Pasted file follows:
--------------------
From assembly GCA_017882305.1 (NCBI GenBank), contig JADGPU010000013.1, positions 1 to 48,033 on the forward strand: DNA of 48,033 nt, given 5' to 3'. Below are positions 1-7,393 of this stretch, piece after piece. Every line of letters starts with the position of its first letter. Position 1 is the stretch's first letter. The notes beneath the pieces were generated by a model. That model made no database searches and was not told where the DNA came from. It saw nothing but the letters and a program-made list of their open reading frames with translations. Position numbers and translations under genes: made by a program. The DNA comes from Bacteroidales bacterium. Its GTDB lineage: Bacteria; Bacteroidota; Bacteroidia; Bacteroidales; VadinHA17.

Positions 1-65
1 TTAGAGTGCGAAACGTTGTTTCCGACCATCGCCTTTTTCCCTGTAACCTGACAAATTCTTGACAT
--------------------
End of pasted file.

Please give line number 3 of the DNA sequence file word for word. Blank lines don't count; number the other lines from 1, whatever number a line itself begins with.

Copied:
1 TTAGAGTGCGAAACGTTGTTTCCGACCATCGCCTTTTTCCCTGTAACCTGACAAATTCTTGACAT